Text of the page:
And further, RealityChuck, your understanding of statistics, and your charming belief that they do nothing to predict the future but are relevant only to the past surely warms the hearts of all casino owners everywhere.

pulykamell
06-19-2002, 04:59 AM
Crap, my last post got lost. I'll try to summarize my arguments:

I understand your points, but I'm not sure they're terribly valid. Soccer, like most sports, has statistical variance. Sometimes favorites lose. Compared to a game like baseball, though, I would argue that soccer has fewer "statistical anamolies."

If you pick a baseball game at random, the result from ONE game is rarely a good indicator of who the better team is. Bad teams win a lot of games in baseball. I'd say the worst team in baseball has a better chance of beating the best team on any given day than the same situation in soccer. (Save for the amazing Senegal win.)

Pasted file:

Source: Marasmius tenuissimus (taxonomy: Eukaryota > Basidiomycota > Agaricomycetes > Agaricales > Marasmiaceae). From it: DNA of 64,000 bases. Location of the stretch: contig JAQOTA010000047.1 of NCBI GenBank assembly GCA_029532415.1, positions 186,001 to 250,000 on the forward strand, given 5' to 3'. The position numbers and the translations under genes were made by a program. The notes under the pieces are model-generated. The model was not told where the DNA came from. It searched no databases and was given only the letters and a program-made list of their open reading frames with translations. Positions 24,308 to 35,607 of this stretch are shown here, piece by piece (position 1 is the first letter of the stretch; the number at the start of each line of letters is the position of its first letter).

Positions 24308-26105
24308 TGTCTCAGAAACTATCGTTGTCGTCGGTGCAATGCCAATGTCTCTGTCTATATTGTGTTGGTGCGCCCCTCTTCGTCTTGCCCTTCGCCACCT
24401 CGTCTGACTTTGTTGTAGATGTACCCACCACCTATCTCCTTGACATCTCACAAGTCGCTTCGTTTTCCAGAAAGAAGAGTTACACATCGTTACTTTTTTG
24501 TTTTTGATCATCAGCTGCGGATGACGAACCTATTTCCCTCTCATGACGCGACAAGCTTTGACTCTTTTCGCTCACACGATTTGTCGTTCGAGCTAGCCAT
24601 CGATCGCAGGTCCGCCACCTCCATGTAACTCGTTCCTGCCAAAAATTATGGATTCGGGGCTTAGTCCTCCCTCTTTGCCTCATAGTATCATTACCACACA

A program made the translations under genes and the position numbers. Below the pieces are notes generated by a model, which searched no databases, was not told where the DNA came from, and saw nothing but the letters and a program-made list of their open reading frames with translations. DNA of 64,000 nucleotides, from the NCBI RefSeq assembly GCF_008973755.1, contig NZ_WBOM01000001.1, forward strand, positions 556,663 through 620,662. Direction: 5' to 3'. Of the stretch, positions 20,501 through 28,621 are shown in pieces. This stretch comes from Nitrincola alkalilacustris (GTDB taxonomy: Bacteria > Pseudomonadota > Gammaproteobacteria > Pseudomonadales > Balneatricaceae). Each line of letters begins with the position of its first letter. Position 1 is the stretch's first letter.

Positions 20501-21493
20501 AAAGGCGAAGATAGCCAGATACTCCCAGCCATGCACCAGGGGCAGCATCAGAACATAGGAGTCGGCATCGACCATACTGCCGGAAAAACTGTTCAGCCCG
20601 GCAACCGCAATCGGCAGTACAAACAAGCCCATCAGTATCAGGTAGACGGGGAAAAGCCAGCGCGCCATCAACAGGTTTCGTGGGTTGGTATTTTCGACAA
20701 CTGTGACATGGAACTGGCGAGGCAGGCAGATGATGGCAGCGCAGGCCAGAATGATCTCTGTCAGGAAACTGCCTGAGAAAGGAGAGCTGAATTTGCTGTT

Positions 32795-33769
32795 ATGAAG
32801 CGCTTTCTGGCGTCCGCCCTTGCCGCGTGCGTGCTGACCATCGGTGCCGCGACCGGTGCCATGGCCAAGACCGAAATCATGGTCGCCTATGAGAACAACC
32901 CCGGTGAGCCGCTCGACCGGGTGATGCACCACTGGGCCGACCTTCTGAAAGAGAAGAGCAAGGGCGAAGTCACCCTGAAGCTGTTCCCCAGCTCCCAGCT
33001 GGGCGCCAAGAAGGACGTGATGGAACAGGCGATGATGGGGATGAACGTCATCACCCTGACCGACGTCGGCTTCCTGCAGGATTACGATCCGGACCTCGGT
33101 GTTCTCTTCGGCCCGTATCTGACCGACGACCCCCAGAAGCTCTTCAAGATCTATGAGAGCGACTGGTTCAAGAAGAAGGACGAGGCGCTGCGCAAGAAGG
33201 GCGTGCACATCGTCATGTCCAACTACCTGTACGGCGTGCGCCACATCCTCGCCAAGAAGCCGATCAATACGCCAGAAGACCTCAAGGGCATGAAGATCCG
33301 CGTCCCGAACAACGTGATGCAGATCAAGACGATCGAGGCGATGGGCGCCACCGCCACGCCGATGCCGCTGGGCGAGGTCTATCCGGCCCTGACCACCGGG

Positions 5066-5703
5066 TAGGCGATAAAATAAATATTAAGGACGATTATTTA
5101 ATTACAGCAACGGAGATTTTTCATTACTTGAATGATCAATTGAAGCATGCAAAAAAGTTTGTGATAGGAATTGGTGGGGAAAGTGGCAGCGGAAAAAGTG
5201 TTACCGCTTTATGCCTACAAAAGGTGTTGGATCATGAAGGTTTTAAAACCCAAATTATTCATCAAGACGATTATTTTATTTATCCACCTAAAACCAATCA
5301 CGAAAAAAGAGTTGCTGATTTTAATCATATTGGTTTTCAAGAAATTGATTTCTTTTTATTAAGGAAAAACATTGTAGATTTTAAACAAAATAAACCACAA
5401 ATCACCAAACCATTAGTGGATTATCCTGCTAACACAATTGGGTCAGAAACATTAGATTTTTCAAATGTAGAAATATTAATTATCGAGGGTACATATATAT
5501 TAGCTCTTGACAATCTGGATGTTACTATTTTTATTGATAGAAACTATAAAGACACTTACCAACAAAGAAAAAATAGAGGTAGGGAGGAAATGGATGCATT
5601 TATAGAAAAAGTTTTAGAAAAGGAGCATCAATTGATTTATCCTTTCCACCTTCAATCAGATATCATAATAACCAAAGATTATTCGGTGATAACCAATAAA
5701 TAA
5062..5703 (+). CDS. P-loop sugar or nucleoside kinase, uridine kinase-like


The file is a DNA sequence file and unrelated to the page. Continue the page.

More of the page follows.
If baseball had the same format as the World Cup, then I can easily envisage the Cubs taking home the title. Or the Red Sox. Or anyone. If soccer had a best-of-5 or best-of-7 structure, then I'd doubt you'd see Senegal taking the series from France. (But you never know.)

As has been explained, there ARE powerhouses in international football. Brazil, France, Germany, Argentina, Spain, to name a few. A couple of them got knocked out (yes, it was surprising,) but you still have most of the usual suspects going through to the quarters. Brazil, Spain, England and perhaps Germany. (OK, England may not be traditionally a World Cup powerhouse, but they play at a fine level.)